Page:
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Ostomy Memories Gets Poetic


                       ODE TO AGING

This aging business isn’t fun; it’s weighty;

It hits me upside the head today, as I turn eighty.

The aches and pains, the medicines; I once felt fine

Back in my recent youth, when I was seventy-nine.

One knee is weak, my chronic kidneys balk.

At young attractive women I no longer gawk.

My doctor tells me how I’m doing great;

What’s he know?  He’s half my age and soon I’ll be ‘the late.’

Of all my maladies, at least I lack neuralgia,

But memories assail, I do smack of nostalgia.

My dawn of time was in the midst of war,

I hesitated to come through the vaginal door.

I kept my mom in labor that prolonged

My time in utero where I belonged.

So as my body sags and all my whiskers whiten,

My views of my surroundings tighten,

I watch the news, grow hypercritical,

All due to misgovernance political.

My focus narrows more on ostomy appliances

Then on the hoity-toity arts and sciences.

And every day I love my solitude;

In every way sustain the attitude

That all the blood pokes and the nurses’ stares

Won’t compromise my carefree cares.

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My favourite poem about 'growing old' is Warning by Jenny Joseph. 💜💜💜

When I am an old woman I shall wear purple
With a red hat which doesn’t go, and doesn’t suit me.
And I shall spend my pension on brandy and summer gloves
And satin sandals, and say we’ve no money for butter.
I shall sit down on the pavement when I’m tired
And gobble up samples in shops and press alarm bells
And run my stick along the public railings
And make up for the sobriety of my youth.
I shall go out in my slippers in the rain
And pick flowers in other people’s gardens
And learn to spit.

You can wear terrible shirts and grow more fat
And eat three pounds of sausages at a go
Or only bread and pickle for a week
And hoard pens and pencils and beermats and things in boxes.

But now we must have clothes that keep us dry
And pay our rent and not swear in the street
And set a good example for the children.
We must have friends to dinner and read the papers.

But maybe I ought to practise a little now?
So people who know me are not too shocked and surprised
When suddenly I am old, and start to wear purple.


 Happy Birthday Henry. Enjoy your day:)

I once sent a birthday card to a friend that said, "shit yer old." The reply was, "yup damn lucky." Hmm ... "Chicken Soup for the Aging Ostomates."

Reply to SallyK

That's a great poem.  My question is:  why is it single-spaced, and mine, altho' I pasted it on as a single-spaced poem, ended up all stretched out?  Perhaps it is just the difference b/t a post vs. a reply to a post.  They ought to fix that.


I have no idea. 🤓 LOL

Happy Birthday Henry! 🥳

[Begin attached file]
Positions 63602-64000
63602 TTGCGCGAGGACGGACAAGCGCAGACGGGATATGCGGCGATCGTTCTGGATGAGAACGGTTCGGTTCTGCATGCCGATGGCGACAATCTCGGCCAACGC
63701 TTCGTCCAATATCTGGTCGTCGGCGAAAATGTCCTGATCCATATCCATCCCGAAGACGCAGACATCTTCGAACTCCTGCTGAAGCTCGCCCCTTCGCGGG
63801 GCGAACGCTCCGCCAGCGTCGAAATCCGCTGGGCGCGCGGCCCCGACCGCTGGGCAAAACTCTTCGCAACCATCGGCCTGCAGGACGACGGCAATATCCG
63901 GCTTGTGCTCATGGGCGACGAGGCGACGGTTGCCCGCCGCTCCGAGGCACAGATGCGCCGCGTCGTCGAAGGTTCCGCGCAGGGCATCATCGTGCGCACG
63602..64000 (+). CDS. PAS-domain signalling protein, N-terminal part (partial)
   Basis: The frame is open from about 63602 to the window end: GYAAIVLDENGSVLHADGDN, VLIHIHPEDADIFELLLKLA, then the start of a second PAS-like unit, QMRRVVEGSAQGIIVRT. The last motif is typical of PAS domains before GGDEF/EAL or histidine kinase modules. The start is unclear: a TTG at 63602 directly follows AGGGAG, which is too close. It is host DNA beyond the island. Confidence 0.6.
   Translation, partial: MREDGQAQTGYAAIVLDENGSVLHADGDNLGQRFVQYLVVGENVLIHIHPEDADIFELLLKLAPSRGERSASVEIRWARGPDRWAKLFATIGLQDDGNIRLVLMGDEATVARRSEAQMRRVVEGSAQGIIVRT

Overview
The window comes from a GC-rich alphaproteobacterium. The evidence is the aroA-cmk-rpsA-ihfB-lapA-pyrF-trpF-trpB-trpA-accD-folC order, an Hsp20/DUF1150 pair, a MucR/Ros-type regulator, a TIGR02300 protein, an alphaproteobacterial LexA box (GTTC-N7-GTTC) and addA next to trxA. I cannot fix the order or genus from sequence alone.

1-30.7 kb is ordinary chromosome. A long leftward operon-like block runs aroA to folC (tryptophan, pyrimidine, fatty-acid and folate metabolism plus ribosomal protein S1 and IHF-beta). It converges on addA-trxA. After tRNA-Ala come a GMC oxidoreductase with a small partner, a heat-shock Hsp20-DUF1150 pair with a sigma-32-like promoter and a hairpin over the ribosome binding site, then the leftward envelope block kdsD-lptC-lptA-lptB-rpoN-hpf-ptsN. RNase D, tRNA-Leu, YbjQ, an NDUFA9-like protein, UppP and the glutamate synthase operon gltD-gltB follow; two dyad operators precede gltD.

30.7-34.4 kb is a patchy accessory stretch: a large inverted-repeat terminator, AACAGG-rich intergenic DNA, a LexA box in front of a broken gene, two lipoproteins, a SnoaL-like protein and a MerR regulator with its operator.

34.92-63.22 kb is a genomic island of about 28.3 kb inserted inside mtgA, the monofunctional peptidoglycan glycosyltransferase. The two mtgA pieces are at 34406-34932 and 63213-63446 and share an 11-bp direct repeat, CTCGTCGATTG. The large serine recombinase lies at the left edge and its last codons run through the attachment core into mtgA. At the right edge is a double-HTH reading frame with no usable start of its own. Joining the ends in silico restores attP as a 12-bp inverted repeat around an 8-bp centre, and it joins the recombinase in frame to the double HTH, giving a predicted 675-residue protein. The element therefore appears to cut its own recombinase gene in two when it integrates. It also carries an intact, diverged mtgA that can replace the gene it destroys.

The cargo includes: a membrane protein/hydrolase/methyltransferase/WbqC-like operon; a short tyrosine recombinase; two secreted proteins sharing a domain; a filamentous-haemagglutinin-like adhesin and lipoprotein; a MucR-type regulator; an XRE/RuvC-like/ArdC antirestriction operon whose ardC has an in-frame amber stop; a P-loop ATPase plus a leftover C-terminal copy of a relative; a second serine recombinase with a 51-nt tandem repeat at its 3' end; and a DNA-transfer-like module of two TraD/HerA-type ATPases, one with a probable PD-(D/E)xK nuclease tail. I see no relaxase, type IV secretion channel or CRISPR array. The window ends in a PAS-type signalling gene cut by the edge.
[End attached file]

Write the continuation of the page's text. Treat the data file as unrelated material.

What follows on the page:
Your birthday today?


Happy Birthday


Hello HenryM.

Happy birthday, and I love the poem.

I had a lot of trouble trying to get my rhymes to reproduce on here as I wrote them in 'Word'.  Eventually, I asked a friend who knows about these things and he told me to try 'soft-returns' instead of 'hard returns'. 

Just in case you are like me and don't understand this sort of language:
1) A 'hard return' is where you press 'enter' to go to the next line.
2) A 'soft return' is where you press shift, simultaneously with 'enter.

This seems to do exactly the same as a 'hard return' only it doesn't mess it up when you copy and paste.

I tend to press that little semiquaver-like icon at the top of the page which shows me in graphic form what I have done and where I am still going wrong, so that I have a chance to put it right before copying and pasting. 

Let this information be my birthday present to you today!

Best wishes


Sally K. I also like the concept in ‘Warning’: When I am an old woman, I shall wear purple. I particularly enjoyed the bit where she says she ought to get some practice in before she gets old, so that people can get used to the idea.

I have always considered age as being ‘relative’ to the individual, in the sense that we tend to live from birth to death, and very few of us can predict how long that might be. 
None of the males in our family history live longer than 60years, so I grew up with the understanding that 60 years would probably be my lifespan. This type of thinking prompted me to cram in as much as possible whilst time seemed to be on my side.
I also made up my mind that I would not want to die a long, lingering, painful death, so put in place a plan to take control of my own death whenever that might be. So that people would understand my position on the matter I penned a poem entitled ‘My Living Will’. However, I seem to have lasted way longer than expected, so I felt the need to add a codicil when I had a stoma.